Market Overview

Turkey Tumult Doesn't Ding Demand For EM Bonds

Turkey Tumult Doesn't Ding Demand For EM Bonds

The Ishares Msci Turkey Inv Market Index Fd (NYSE: TUR) tumbled again Wednesday, extending a three-day slide that has seen the lone exchange-traded funded dedicated to Turkish stocks plunge about 14 percent. On Wednesday, volume was again elevated in TUR as turnover in the ETF was more than triple the three-month daily average.

TUR, often one of the more volatile single-country ETFs devoted to a developing economy, has been particularly active in the wake of last Friday's failed coup attempt against President Recep Tayyip Erdoğan.

Typically, emerging markets equities and coups, particularly the failed variety, do not mix well. TUR's recent price action is proving as much, but political volatility in Turkey is not damping investors' demand for emerging markets debt. At least not yet.

However, there is predictable pressure on Turkish debt as a result of the failed coup, an important consideration for investors mulling stakes (or adding to existing investments) in ETFs such as the iShares JPMorgan USD Emer Mkt Bnd Fd ETF (NYSE: EMB).

Related Link: Ugly Results, But Turkey Does Its Job Amid Turmoil

“Last week’s failed Turkish coup, and the resulting crackdown has spooked holders of Turkey’s dollar denominated government bonds. Gauged by turkey’s CDS spread, the market’s perceptions of the country’s credit risk have jumped by more than a quarter from its close on Thursday. Investors are now requiring 283bps of annual premium to ensure Turkish bonds against defaults, the most since February,” said Markit in a recent note.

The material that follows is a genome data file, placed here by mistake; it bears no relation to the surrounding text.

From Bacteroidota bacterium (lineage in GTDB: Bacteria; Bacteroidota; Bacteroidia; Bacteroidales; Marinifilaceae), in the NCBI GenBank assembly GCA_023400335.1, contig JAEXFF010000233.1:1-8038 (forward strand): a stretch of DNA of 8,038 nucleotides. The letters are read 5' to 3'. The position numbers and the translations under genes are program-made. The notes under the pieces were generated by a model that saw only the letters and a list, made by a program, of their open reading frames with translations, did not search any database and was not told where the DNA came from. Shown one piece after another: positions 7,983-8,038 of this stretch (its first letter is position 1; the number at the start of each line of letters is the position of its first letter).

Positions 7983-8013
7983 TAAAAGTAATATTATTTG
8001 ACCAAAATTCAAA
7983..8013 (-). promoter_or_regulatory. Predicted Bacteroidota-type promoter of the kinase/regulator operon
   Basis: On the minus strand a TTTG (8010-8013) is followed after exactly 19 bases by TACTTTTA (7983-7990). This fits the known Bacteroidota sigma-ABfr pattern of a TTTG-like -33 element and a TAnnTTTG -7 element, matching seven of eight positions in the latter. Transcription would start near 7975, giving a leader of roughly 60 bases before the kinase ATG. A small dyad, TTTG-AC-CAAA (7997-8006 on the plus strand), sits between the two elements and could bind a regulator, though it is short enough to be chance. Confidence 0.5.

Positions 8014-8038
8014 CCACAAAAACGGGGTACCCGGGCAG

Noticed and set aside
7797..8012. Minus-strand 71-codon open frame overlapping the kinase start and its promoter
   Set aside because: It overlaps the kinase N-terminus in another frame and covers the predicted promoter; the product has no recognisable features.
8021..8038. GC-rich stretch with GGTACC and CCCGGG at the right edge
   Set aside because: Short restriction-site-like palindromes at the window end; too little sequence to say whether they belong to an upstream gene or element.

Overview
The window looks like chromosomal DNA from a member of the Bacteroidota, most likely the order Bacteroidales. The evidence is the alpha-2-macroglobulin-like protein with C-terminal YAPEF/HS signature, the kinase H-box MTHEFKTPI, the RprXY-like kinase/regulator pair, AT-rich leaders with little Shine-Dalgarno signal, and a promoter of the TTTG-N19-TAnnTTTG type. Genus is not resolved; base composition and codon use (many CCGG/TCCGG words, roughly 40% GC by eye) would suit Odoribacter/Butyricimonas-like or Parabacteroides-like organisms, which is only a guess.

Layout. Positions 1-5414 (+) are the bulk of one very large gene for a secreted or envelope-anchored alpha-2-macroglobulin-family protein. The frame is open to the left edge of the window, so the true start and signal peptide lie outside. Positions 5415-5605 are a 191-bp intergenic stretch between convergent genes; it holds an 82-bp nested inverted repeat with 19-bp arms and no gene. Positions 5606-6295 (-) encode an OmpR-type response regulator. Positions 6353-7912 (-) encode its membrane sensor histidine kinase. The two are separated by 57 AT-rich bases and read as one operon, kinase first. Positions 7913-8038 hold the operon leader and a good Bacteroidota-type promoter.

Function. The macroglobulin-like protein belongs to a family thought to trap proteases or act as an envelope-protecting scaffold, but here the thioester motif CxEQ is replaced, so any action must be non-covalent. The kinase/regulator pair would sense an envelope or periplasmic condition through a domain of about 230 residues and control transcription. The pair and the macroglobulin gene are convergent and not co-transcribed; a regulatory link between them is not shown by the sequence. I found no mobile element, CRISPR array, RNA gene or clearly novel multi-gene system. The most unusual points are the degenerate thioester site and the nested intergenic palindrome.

Like many equity-based ETFs, many fixed income ETFs are weighted by size, meaning Turkey as one of the largest emerging markets debt issuers often has a prime perch in ETFs like EMB. As of July 19, Turkey is EMB's largest country weight with an allocation of 4.98 percent, or 47 basis points more than the ETF allocates to the Philippines.

Turkey has long had a contentious relationship with ratings agency Standard & Poor's and the country drew the ire of Moody's Investors Service, which recently said it could downgrade Turkey's sovereign rating to junk status. Moody's currently rates Turkey one notch above junk territory.

Still, one failed coup is not chasing investors from ETFs like EMB.

“While you could be excused for thinking that Turkey’s recent upheaval could be enough to put a pause to the investor’s insatiable appetite for emerging market bonds, especially since Turkey is the largest constituent of the iBoxx USD Emerging Markets Sovereigns index with a 9.6 percent weight, the Markit ETF analytics database has seen no signs of this. In fact, investors poured nearly $400 million into the 48 emerging market bond ETFs in the two trading days since the coup, extending the asset class’s inflow streak to 15 days,” added Markit.

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